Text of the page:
s there a belief among the elite that Putin, even if they don’t love him, can at least maintain stability and keep all the internal forces in line?

Yes, some people actually afraid that without Putin it would be a turn for worse. That’s a possibility; that is a very valid fear. A lot of these Novorossiya people [who see much of Ukraine as rightfully part of Russia and may have fought in eastern Ukraine] are real fighters or are real 100 percent fascists. That’s really scary for a lot of people.

One of the usual Putin lines of propaganda is that he never says he is good. The message put out to the [Kremlin] media might say, “Yes, we are bad, but those who might come after us are worse.”

He never says, like, United Russia [Putin’s political party] is good. He says, “Yes, it is corrupt. Yes, it is incompetent. But look at the opposition. They are even more corrupt, they are even more incompetent. They are associated with the ’90s, and in the ’90s it was worse than we have now, so you better stick with the lesser evil.”

And the elites find this message compelling?

eah, many people do. We have seen so often in our lives that it can always be worse. People are really afraid.

The opposition is focused too much on negative things. Like, okay, [opposition figure Alexei] Navalny is against the corruption. Okay, we are all against the corruption. It’s pretty self-evident that we should fight corruption.

That’s why Putin is saying Navalny is as corrupt as all the others. That’s his message. People say, “Probably that’s not true, but still I don’t know. He’s against corruption, we like him, but how?”

Is there anyone you think is providing a compelling alternative message in Russia right now?

Right now I don’t see many people do this. There was a prototype, called Club 2015. It was organized by a group of Russian business people in 1995 who were developing this 20-year vision for Russia.

It was never actually implemented inside Russia despite the fact that four members of the club, who swore that they would promote the ideas of the group, all have prominent positions right now. For example, Olga Dergunova, one of the members, is now chief of the government agency that manages state property.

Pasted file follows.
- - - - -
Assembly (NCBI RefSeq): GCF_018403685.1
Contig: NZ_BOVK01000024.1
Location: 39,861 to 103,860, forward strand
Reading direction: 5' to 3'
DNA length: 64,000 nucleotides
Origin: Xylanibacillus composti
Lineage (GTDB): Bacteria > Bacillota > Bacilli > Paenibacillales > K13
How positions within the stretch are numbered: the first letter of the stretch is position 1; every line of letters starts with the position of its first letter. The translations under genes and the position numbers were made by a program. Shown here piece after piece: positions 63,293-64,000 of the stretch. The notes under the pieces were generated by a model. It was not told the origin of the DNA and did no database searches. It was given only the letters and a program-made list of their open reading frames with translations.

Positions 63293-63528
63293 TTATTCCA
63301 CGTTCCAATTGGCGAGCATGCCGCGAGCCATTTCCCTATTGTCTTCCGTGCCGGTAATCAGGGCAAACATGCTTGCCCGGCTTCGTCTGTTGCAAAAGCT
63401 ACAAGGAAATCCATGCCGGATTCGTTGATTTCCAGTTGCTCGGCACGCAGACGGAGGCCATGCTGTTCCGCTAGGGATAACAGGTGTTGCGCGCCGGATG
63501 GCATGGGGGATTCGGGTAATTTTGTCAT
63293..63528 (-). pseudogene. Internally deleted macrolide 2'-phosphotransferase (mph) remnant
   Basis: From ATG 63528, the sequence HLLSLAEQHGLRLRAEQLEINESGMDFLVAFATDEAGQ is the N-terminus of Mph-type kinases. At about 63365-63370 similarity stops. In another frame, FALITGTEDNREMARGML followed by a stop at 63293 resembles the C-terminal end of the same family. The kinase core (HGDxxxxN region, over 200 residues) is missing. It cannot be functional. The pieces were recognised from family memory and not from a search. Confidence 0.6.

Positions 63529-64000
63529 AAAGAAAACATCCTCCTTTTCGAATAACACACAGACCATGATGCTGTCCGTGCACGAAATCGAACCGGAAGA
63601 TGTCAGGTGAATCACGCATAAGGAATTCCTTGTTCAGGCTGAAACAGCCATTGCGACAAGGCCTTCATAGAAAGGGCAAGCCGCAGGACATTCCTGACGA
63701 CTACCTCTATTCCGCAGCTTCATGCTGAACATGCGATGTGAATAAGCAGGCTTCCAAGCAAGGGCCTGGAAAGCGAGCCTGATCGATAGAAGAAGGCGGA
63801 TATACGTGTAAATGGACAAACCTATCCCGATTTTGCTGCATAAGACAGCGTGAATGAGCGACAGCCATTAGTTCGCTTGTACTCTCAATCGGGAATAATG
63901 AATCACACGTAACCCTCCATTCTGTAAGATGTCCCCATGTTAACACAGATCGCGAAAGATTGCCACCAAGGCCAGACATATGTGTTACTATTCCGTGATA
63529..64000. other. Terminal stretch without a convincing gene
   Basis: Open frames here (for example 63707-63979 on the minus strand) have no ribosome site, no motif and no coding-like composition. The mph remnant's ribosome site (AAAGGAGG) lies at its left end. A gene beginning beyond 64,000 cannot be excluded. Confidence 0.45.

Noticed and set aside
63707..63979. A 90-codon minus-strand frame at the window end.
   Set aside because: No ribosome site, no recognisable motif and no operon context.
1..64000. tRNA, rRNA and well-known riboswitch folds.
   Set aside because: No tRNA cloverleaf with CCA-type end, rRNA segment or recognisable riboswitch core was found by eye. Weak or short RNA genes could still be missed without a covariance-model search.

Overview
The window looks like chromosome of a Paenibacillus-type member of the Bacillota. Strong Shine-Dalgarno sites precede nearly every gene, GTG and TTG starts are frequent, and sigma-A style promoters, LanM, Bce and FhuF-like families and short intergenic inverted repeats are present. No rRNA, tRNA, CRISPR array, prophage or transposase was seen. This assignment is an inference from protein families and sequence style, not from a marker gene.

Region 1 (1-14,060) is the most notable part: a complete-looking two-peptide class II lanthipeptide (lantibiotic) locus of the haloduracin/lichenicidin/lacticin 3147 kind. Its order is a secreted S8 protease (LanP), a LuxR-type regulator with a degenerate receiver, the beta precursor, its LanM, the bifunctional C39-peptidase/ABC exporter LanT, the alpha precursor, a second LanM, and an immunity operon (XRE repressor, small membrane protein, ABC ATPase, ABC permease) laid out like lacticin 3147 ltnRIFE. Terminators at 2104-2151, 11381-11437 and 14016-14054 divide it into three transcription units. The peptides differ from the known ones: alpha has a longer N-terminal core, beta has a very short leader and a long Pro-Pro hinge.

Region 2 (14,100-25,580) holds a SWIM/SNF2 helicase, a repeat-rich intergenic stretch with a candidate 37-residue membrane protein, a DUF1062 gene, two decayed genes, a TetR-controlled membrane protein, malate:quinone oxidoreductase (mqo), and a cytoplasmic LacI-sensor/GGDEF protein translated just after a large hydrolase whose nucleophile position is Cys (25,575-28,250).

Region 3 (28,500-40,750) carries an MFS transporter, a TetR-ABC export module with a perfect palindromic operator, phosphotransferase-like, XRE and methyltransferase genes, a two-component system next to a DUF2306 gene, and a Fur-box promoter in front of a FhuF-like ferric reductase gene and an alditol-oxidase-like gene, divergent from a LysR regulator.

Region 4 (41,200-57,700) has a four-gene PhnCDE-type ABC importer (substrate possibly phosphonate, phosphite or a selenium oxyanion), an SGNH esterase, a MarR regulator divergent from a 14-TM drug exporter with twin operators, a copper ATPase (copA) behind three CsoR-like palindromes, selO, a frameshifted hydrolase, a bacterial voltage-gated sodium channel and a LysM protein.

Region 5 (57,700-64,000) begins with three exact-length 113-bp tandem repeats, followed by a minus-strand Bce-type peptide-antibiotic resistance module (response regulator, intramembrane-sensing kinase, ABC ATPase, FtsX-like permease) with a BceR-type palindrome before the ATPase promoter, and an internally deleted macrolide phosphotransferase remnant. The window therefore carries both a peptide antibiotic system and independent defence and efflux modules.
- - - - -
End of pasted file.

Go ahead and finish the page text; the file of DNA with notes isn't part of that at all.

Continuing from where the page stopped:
But another member became a key person for reforms in Georgia, under [former Georgian President] Mikheil Saakashvili. It was extremely successful, and helped to defeat corruption and jump-start reforms. And that came from that [Club 2015] vision.

here seems to be a view in Russia that the US and Europe are somewhat divided over their approach to Russia — for example that Europe is only going along with sanctions because Obama has pressured them into it. Is there an effort by Russia to widen this possible division?

In general, [the view is that] this current administration thinks this all should be a European affair. They have their priorities in the Middle East, which I think is a mistake.

Putin recognizes this lack of attention and lack of strategy and is trying to play on the contradictions. Europe is not very capable as a union in terms of foreign policy, and Putin is trying to increase the possibility that this union could fall apart. He is financing right-wing parties, he is financing separatists.

A fear that I hear from people who work with NATO is that Putin is trying to, as you say, heighten contradictions between the US and Europe, and particularly between the US and Germany, over the degree to which NATO should counter Russia’s actions in Europe. And that part of what he’s trying to do, not just in Ukraine but maybe also in the Baltics, is to force a split between Europe and the US that will divide NATO. Do you think that’s right?

That’s obviously his strategy. The weaker part of NATO is not right now contradictions between Europe and US, but contradictions within Europe. Within the neutral countries of Europe, like in Germany.

First, inside Germany there is a greater degree of anti-Americanism, and Putin is playing on this. It’s 19th-century anti-imperialism that has been translated into anti-Americanism. Putin, again, is trying to use this concept of lesser evil, that you should ally with the lesser imperialism to fight the major imperialism. And a lot of people who are ultra-left and ultra-right tend to agree with that position, and that is facilitating this kind of thing.